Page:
iNNk: A Deep Learning Game
iNNK, a multiplayer drawing game where human players team up against a neural network (NN). The players need to successfully communicate a secret code word to each other through drawings, without being deciphered by the NN. With this game, we aim to foster a playful environment where players can, in a small but crucial way, go from passive consumers of NN applications to creative thinkers and critical challengers.
eXplainable AI for Social Bias Detection
AI algorithms are not immune to biases. Traditionally, non-experts have little control in uncovering potential social bias (e.g., gender bias) in the algorithms that may impact their lives. With the wide use of deep learning, the issues of interpretability, fairness and trust become more pressing.
In this project, we design interactive visualization tools to help non-experts understand key aspects of AI systems and reveal biases. Currently, we are focusing on developing an interactive visualization for non-experts to explore a semantic Neural Network’s (NN) decisions, in the context of profiling models for loan applications, to reveal potential bias.
Open Player and Community Modeling as a Learning Tool
Personalized learning is an active research area in intelligent tutoring systems and game-based learning. In most personalized systems, the learner does not know how the game categorizes them and why the game changes. We attempt to not only make this information accessible, but also use it to encourage reflection and better learning.
Balancing Individual and Group Needs in Personalized Adaptive Systems for Improved Health
This project investigates how to increase and sustain physical activity using personalized adaptive social exergames. Two thirds of the adult population in the U.S. are affected by overweight and obesity, with sedentary behavior as a primary cause. In addition to address a public health issue, the technology developed in this project will advance theories in human behavior science. The empirical data generated from the planned system can shed light on the dynamic nature of people’s social comparison process and reactions. The approach is innovative in bootstrapping design theory, algorithmic innovation, and health behavior science in a synergistic way to make scientific advancement.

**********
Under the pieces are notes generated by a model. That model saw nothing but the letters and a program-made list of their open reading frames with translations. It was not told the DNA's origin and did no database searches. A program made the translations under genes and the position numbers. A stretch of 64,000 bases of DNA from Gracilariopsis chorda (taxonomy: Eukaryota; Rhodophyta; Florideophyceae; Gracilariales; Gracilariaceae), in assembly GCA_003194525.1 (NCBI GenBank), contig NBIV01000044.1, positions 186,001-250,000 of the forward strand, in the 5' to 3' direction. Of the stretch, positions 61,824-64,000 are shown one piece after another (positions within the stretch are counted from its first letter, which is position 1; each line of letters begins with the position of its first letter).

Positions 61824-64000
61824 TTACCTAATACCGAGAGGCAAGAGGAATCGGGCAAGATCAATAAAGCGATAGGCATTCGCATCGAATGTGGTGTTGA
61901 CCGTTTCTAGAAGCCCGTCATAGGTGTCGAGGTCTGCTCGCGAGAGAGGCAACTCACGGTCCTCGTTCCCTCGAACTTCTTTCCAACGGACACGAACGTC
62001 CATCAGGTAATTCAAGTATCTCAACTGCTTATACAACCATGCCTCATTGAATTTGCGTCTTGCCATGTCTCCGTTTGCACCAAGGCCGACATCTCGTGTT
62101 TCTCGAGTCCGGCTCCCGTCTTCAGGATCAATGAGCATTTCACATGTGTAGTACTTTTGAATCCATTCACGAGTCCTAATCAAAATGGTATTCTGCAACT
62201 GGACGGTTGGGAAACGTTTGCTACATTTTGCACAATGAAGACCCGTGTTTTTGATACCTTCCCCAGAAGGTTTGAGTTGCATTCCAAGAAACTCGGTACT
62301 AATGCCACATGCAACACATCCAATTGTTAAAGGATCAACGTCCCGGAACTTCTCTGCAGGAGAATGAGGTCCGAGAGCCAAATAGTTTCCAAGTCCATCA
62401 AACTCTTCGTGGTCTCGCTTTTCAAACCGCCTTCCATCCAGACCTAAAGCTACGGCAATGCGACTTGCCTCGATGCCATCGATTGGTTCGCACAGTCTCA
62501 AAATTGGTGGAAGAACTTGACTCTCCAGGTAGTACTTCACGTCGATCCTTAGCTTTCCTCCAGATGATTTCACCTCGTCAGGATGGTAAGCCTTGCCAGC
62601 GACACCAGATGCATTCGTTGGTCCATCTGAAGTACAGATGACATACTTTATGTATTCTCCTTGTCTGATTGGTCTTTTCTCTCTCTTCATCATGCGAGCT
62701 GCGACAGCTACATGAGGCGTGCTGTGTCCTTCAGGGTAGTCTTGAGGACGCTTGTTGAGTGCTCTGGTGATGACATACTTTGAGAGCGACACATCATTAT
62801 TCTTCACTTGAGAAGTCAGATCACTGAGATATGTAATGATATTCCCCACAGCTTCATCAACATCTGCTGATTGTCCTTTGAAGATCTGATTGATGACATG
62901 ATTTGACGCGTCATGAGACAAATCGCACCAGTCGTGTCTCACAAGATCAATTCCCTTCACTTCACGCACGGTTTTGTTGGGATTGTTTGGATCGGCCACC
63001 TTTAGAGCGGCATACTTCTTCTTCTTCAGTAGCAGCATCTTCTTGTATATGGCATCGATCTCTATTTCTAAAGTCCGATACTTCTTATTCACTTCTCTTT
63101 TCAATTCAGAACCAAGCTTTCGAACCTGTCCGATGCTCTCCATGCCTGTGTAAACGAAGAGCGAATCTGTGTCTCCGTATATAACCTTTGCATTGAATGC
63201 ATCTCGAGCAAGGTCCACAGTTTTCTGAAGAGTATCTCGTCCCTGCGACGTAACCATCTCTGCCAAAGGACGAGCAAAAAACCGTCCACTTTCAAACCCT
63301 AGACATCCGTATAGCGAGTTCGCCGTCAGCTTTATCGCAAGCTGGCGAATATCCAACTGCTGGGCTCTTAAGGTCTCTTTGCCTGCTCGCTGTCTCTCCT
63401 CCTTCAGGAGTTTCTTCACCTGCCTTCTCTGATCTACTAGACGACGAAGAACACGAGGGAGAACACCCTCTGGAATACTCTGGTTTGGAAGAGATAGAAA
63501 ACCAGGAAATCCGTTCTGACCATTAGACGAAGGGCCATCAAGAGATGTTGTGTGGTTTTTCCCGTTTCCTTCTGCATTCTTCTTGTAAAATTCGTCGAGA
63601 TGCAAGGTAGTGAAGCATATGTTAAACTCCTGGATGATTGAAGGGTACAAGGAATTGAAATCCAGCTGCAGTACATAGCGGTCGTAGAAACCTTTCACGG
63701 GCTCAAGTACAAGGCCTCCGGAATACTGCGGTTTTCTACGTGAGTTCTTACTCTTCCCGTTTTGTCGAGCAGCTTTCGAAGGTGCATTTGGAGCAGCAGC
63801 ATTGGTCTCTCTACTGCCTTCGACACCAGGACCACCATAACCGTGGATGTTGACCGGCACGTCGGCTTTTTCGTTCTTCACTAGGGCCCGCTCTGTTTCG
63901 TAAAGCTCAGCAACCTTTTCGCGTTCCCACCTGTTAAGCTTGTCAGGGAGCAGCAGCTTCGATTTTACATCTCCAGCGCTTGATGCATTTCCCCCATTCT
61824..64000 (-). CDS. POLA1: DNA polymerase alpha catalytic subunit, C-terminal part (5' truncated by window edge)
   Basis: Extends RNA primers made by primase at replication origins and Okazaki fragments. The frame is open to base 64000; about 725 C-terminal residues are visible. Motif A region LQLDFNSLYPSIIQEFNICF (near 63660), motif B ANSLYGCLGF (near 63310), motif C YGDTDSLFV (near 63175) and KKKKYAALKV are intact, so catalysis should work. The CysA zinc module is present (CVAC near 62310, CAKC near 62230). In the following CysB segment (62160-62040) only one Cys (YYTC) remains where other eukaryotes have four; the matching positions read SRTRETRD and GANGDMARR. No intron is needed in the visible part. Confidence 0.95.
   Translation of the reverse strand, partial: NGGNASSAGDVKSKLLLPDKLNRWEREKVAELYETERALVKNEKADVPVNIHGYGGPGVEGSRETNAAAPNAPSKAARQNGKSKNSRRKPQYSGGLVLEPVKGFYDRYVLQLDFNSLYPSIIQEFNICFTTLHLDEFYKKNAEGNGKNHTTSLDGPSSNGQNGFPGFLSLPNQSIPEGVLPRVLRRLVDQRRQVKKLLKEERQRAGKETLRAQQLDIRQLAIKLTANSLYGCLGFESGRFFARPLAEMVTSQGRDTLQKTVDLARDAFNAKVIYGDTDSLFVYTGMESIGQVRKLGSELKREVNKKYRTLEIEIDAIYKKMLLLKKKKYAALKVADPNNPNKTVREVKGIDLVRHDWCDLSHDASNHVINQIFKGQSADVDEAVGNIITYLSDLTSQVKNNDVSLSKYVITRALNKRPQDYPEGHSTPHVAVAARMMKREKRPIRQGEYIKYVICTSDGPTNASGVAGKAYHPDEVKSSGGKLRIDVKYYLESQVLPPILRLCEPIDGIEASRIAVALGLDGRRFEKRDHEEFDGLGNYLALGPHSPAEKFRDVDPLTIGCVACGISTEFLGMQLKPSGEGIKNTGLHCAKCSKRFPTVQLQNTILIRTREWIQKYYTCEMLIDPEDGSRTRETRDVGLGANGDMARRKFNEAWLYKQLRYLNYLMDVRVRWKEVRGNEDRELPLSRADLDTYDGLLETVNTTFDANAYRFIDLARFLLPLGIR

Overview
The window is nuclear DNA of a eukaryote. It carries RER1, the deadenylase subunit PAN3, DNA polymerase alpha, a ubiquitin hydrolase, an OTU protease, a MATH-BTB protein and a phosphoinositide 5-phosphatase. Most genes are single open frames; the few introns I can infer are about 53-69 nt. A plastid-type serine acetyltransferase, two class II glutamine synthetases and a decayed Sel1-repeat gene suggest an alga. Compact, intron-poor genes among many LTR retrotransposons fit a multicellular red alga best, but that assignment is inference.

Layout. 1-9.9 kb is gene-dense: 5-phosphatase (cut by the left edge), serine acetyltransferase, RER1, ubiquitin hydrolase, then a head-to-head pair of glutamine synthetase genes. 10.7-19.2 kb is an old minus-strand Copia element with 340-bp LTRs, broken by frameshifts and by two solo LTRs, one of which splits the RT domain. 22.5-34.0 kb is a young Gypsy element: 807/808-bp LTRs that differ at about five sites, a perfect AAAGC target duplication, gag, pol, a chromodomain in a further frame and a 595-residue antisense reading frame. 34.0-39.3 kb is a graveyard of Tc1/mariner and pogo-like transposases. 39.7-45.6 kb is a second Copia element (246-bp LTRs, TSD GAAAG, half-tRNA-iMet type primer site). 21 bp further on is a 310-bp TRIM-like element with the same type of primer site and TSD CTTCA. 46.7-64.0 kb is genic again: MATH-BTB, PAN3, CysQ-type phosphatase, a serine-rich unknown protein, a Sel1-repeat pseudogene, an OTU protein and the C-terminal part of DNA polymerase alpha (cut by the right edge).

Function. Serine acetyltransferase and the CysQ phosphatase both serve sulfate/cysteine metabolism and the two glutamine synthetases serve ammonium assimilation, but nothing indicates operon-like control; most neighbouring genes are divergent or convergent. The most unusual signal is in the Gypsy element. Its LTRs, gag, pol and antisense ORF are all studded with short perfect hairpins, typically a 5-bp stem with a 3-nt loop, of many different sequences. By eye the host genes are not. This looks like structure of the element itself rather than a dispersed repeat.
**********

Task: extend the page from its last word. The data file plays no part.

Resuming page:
Voice User Interfaces (VUIs) are becoming prevalent. However, the “invisible nature” of VUIs make it difficult for users to learn how to use these systems and to build the appropriate mental models for the affordances and limitations of each systems. In this project, we aim to explore how to design and develop a personalized and adaptive multi-modal adaptive discover tool to help users learn how to use the system.
Learning Parallel Programming Concepts Through an Adaptive Game
Modern computing is increasingly handled in a parallel fashion and despite the growing body of work on how to teach parallel programming, little is understood about the learning of this subject. This project will shed light on the challenge of learning parallel programming and gather initial data on ways to scaffold it in college-level courses. We propose to develop a genre of adaptive learning games in which we will gather data on how experts and novices address parallel programming problems and study ways to scaffold learning.